Jalsa is a highly engaging and unsettling moral drama as it is a captivating a gripping thriller. The film is in many ways an effective commentary on the easy way out for those in power, against the helplessness of the common man if front of the gigantic system. It also shows the hypocrisy of the so-called responsible sectors of society, whose ideology cannot stand when put to the test of a contradicting reality or circumstance.
Technically, the film is a delight. It is excellently shot, with slick cinematography, sound and camera work. The dialogue is very good but what's great, is the actual minimal use of it when the visuals offer greater insight into the development of the story and the characters' state of mind. The film is carried by two central female characters who are on opposite sides of the barricades.
Vidya Balan is in top form in a very difficult role which demands exactly what actresses of her calibre can give. Conflicted, confused, ridden with fury, worry and guilt, and constantly at the height of emotional pressure, Balan captures with sheer realism the multi-layered complexity of this grayish character, which most people would find highly unlikable while perhaps at the same time feel for her condition.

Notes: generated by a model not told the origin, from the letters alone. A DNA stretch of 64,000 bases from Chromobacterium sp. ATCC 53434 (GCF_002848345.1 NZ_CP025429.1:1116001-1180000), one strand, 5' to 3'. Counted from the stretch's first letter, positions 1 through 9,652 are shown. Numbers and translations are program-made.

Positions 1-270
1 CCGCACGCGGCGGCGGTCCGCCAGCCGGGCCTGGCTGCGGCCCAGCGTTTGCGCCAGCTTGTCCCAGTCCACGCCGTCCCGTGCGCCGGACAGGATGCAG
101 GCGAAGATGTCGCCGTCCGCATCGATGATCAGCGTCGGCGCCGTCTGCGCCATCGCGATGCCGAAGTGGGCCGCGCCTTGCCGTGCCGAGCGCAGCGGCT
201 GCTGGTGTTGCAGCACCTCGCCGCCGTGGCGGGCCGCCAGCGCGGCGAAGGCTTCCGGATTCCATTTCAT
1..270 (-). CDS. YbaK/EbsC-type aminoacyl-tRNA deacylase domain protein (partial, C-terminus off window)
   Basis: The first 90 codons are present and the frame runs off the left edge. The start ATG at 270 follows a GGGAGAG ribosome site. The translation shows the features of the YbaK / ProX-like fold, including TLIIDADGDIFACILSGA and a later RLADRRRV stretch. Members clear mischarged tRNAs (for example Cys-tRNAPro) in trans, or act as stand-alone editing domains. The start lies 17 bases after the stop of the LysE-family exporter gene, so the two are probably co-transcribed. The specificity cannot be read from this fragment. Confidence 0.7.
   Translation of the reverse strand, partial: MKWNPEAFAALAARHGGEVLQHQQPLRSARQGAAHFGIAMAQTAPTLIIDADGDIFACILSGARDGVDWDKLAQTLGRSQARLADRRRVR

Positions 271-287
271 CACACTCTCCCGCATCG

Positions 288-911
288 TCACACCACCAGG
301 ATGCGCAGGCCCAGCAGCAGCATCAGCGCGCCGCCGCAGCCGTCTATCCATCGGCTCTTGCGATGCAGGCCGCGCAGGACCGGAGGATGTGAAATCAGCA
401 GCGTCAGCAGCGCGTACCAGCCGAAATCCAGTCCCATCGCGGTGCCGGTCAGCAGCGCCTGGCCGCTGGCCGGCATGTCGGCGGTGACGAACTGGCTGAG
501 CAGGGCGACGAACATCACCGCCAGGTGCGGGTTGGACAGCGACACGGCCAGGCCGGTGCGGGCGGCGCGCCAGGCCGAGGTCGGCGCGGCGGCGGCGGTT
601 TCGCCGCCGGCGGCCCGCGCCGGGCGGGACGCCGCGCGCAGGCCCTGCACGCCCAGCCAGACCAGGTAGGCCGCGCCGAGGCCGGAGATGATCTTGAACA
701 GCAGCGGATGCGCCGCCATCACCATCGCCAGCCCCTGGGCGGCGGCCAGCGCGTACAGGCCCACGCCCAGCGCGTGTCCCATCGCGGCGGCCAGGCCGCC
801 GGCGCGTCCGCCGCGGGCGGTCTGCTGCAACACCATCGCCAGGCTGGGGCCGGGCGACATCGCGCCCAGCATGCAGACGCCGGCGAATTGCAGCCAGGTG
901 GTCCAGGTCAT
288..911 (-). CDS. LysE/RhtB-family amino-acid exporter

But it is Shefali Shah who gives the film its dramatic poignancy and makes what could have been just a thriller into a touching, involving human story. A fascinating actress with tremendous range, measure and the most resonant of facial expressions, her use of her eyes and sometimes just her presence alone achieves so much more than many other actresses ever could with tons of dialogue.
Both Balan and Shah are so immersed in their parts it would be surprising if they weren't emotionally drained after playing their respective parts. They are supported by a host of fantastic character actors, all of whom perform brilliantly. The legendary Rohini Hattangadi is also here and she shines in the little she's given. Jalsa is an entertaining and effective story well depicted on screen.